Northern Drake Passage & Beagle Channel to Ushuaia

Jan 16, 2018 - National Geographic Explorer

The nearly 600 miles of open ocean separating the Antarctic Peninsula and Tierra del Fuego carries with it a certain reputation; one of tumultuous seas and epic gales. There’s something else about the Drake Passage that provides one with a sense of solitude and reflection, perfect considering there’s so much we all have to process and absorb from our explorations in Antarctica. This, our second day at sea, began as we approached the continental shelf and all around there were ever increasing signs of life, thriving off the rich and productive waters crashing into the rising seafloor.  Literally thousands of seabirds, mostly sooty shearwaters and black-browed albatross worked the pockets of productivity, sailing back and forth as opportunity mandated. Occasionally pods of Peale’s dolphins and even the striking hourglass dolphins splashed about the churning waters surrounded by the feverishly feeding seabirds. 

Making our way towards the entrance to the Beagle Channel by late morning we were still under constant escort from the masses of seabirds, while in the distance sei whales could be seen feeding. The waters of the Beagle are often swelled with wildlife and today was no different, over 20 species of seabirds and five species of marine mammals were observed as we made way towards Ushuaia. A big thrill for those on the bridge and a few off the back deck watching seabirds, was when a dwarf minke whale began surging through our stern wake, crashing through the rolling waves repeatedly, and as we slowed to allow the pilot boat to approach the whale broke off and performed a few breaches, almost as if to say, “Keep going, I was having fun!”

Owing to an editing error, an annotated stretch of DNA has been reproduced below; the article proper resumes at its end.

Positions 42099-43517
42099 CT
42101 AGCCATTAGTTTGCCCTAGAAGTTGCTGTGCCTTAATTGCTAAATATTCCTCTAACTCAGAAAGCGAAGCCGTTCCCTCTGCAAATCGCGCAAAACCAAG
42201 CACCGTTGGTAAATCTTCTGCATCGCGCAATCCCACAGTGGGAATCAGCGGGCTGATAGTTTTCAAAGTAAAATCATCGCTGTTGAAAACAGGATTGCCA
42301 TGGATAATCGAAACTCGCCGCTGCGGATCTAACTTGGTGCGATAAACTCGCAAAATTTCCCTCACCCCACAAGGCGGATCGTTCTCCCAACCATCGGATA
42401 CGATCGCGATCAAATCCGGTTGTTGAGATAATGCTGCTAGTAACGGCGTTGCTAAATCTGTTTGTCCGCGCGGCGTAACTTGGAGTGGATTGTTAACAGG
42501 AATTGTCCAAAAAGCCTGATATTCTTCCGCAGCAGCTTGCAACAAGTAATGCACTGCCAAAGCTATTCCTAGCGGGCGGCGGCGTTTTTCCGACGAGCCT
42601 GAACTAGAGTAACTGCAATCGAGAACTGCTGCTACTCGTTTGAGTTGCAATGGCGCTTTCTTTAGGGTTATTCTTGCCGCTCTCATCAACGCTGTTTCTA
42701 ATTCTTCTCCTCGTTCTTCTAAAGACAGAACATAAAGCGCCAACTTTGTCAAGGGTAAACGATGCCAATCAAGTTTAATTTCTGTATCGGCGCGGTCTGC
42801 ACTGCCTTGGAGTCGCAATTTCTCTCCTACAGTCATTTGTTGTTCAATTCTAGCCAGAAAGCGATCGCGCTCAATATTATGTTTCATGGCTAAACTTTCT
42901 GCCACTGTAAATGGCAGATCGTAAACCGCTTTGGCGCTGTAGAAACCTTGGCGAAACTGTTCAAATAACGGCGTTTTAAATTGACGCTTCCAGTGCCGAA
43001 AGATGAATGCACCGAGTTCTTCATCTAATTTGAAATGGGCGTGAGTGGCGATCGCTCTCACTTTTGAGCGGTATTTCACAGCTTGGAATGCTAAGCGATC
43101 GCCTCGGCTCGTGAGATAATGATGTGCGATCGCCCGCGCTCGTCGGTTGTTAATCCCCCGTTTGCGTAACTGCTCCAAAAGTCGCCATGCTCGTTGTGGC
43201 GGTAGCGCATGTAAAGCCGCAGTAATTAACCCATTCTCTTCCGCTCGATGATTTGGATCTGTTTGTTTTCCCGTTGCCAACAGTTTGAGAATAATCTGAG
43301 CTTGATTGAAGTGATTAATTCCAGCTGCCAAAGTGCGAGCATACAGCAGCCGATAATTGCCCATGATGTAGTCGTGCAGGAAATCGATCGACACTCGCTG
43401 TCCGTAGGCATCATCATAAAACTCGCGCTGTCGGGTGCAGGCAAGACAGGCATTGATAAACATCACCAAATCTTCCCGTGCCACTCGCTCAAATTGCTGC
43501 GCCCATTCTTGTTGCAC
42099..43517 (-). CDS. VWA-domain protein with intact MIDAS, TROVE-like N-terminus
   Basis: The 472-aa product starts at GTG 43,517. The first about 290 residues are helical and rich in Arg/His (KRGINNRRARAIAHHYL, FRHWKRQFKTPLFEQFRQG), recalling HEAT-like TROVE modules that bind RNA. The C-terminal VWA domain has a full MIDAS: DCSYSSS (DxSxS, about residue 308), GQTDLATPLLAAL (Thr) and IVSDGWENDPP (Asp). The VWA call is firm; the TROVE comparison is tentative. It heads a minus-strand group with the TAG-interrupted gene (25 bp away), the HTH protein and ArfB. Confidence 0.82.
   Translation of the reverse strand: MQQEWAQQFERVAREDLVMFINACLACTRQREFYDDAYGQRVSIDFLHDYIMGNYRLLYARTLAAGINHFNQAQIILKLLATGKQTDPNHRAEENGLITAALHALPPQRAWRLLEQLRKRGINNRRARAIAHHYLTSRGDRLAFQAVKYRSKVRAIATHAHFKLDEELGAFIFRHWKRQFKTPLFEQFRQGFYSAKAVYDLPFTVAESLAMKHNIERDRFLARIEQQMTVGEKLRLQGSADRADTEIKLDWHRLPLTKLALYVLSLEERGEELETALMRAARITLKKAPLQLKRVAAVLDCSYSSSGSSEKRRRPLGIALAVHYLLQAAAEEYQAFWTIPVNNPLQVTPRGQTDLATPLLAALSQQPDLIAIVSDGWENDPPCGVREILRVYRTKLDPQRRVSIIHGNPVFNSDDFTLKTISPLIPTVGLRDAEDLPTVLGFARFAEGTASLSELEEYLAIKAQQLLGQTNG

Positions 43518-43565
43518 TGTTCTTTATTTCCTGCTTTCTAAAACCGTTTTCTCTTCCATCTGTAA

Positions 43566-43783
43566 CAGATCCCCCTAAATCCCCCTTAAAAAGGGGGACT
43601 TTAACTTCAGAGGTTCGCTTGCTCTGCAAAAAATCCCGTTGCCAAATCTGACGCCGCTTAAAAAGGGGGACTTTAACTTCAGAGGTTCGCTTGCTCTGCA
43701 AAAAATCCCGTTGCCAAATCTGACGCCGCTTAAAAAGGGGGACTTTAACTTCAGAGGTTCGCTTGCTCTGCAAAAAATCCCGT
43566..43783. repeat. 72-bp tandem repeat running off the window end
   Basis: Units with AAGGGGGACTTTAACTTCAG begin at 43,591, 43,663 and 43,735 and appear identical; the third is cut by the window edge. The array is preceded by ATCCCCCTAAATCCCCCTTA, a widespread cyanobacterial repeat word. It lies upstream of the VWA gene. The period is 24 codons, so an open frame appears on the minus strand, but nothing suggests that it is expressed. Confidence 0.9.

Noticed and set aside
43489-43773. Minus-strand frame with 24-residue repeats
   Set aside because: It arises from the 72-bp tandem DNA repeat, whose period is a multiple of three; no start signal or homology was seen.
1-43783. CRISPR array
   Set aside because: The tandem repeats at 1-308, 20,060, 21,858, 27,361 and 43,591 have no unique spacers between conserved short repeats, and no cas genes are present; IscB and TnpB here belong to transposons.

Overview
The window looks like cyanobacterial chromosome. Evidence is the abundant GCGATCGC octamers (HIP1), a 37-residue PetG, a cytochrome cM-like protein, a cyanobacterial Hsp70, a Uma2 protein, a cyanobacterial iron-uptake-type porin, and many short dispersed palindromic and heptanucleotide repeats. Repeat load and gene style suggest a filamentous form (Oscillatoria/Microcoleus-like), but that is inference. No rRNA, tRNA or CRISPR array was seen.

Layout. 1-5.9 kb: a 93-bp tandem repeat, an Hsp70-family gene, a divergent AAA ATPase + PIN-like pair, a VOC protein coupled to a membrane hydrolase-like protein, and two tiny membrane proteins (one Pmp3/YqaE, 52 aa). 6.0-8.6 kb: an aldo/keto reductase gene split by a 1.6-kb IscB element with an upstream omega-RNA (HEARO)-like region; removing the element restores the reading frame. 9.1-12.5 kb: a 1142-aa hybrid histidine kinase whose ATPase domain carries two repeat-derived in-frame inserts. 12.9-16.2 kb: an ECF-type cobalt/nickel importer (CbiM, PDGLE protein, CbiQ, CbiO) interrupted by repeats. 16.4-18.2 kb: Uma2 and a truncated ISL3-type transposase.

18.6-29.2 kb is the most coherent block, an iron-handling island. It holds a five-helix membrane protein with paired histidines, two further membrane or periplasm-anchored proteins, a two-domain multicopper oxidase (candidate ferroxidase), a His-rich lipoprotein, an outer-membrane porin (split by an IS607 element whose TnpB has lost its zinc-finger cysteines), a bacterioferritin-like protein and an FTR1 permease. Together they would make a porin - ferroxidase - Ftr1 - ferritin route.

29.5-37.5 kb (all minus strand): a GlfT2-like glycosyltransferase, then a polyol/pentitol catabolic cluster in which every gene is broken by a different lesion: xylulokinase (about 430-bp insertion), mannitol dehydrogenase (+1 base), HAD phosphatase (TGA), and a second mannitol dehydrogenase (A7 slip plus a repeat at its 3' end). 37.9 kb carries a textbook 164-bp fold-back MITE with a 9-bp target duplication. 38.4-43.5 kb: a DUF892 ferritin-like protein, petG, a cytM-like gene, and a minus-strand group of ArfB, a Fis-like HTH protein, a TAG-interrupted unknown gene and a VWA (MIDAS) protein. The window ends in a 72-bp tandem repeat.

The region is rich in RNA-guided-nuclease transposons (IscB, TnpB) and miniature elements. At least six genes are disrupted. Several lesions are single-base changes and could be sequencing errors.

With hundreds of miles between us and Antarctica, and now safely alongside at our summer home port of Ushuaia, Argentina the memories can begin to be cemented in more firmly, and celebrations hosted by Captain Leif Skog tonight will help ease the farewell we have to make as this wonderful expedition comes to an end. 

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About the Author

Doug Gualtieri


Doug’s passion for the natural world started at an early age in his home state of Michigan. He received two biology degrees from Central Michigan University, and later went on to get a master’s degree in conservation biology. His education led him to study a diverse range of natural sciences, with an emphasis on ecology, animal behavior, and migratory birds. Shortly after leaving the academic world, Doug migrated north to Alaska with his trusty Siberian husky, Koda. He began working as a naturalist in Denali National Park in 1999. For over seven years he has shared his love of Alaska and Denali’s six million acres with Lindblad Expeditions-National Geographic guests, as trip leader for the Denali Land Extension based at the North Face Lodge deep within the park.

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